Congress passes 'right to try' bill

US House passes bill allowing terminally ill patients to try experimental drugs.

Arutz Sheva Staff,

Medications
Medications
Flash 90

The US House on Tuesday in a 250-169 vote approved a bill to allow terminally ill patients to try experimental drugs.

The bill, proposed by Senator Ron Johnson (R-Wis.), is supported by Republicans, Americans for Prosperity and the Goldwater Institute and opposed by many Democrats, also protects those involved in both manufacturing the medications and treating the patients who use them.

The medications in question have passed the first phase of testing, but are waiting for additional tests to determine if they are safe and effective. Patients will need to receive a doctor's recommendation for the treatment, which pharmaceutical companies are not obligated to provide access to.

In January, US President Donald Trump endorsed the bill, emphasizing that people who are terminally ill "should not have to g from country to country to seek a cure."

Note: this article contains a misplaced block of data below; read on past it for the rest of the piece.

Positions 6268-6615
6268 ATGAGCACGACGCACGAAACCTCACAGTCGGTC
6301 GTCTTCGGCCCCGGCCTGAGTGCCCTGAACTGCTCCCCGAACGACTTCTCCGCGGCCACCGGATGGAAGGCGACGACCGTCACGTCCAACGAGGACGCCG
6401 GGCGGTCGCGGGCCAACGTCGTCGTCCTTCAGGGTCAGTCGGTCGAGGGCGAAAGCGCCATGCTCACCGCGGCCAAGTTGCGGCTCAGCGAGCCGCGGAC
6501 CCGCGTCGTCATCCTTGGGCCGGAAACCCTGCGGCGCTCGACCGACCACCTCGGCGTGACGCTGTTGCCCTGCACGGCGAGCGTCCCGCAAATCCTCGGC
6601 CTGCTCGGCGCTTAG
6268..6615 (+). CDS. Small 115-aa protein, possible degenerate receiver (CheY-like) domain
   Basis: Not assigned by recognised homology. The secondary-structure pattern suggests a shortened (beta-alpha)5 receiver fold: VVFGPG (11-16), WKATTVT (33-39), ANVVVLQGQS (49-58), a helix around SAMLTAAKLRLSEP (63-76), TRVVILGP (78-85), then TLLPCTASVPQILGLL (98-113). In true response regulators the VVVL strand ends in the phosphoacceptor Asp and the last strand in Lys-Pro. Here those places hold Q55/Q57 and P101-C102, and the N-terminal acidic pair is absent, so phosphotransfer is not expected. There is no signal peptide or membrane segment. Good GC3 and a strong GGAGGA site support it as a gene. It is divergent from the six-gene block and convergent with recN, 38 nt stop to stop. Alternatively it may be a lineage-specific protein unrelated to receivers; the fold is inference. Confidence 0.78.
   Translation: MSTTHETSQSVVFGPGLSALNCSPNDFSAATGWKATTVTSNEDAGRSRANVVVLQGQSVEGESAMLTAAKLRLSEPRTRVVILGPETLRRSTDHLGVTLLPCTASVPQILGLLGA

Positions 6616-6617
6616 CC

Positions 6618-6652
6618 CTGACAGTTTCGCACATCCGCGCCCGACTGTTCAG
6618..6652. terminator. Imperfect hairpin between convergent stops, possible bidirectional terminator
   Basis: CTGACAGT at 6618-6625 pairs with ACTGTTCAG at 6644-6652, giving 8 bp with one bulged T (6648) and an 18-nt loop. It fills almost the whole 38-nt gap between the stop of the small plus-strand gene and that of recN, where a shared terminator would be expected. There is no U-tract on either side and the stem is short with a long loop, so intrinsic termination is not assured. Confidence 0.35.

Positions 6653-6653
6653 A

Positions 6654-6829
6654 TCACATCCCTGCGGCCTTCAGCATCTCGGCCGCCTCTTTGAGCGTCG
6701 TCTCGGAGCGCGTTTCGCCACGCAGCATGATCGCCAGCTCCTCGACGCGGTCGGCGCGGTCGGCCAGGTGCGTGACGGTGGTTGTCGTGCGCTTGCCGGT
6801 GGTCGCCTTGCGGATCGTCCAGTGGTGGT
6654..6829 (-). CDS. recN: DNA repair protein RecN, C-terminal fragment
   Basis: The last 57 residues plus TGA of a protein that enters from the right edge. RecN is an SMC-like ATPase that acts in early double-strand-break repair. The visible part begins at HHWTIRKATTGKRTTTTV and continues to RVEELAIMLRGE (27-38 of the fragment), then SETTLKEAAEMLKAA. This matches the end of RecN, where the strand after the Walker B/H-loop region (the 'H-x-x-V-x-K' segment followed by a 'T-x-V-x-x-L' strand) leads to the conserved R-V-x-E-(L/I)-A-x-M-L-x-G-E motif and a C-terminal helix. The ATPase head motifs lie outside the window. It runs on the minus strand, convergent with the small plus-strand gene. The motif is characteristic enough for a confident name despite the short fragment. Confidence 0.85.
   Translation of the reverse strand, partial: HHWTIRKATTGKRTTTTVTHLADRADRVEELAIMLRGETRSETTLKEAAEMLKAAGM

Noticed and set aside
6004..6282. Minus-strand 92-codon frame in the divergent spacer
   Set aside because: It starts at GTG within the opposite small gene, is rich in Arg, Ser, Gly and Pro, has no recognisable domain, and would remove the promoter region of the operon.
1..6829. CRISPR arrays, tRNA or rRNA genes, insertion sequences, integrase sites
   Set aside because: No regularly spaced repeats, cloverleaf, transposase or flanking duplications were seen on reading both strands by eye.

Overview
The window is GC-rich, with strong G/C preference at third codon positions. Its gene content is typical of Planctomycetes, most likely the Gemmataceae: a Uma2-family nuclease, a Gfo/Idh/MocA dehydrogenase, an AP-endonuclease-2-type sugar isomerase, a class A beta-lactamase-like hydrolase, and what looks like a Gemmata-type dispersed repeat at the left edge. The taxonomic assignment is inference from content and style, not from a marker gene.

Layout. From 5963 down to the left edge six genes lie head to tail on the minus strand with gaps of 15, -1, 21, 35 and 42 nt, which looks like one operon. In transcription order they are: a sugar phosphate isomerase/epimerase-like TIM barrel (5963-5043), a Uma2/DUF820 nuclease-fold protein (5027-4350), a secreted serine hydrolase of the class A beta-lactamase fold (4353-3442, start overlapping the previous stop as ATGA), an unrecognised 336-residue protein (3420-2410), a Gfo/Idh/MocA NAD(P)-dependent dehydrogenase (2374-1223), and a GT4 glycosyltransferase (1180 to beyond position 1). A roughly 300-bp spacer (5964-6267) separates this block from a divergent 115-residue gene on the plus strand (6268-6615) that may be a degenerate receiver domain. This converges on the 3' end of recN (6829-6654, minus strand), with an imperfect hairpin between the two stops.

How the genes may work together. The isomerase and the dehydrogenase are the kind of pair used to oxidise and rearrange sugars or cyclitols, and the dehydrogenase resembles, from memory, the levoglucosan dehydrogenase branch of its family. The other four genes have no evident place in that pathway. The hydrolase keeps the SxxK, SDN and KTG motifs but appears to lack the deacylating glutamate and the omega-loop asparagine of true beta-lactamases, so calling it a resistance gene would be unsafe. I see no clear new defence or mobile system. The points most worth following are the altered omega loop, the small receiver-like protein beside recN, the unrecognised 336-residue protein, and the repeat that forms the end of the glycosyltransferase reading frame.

"I want to give them a chance right here at home," he said then.

The US Food and Drug Administration (FDA) already approves 99% of the "compassionate use" requests it receives from doctors for such medications, in a process which takes less than a week.

Critics say the bill puts patients at risk of using dangerous and ineffective medications.

A previous version of the bill was blocked in March by Senate Minority Leader Chuck Schumer (D-N.Y.).

In 2001, 21-year-old Abigail Burroughs died after being denied access to a then-experimental medication which was later approved.

At the time, the US Supreme Court declined to rule on the case, and allowed a previous ruling to stand. That ruling, handed down by the US Court of Appeals for the D.C. Circuit, claimed terminally ill patients have no constitutional right to treatments not yet approved by the FDA.




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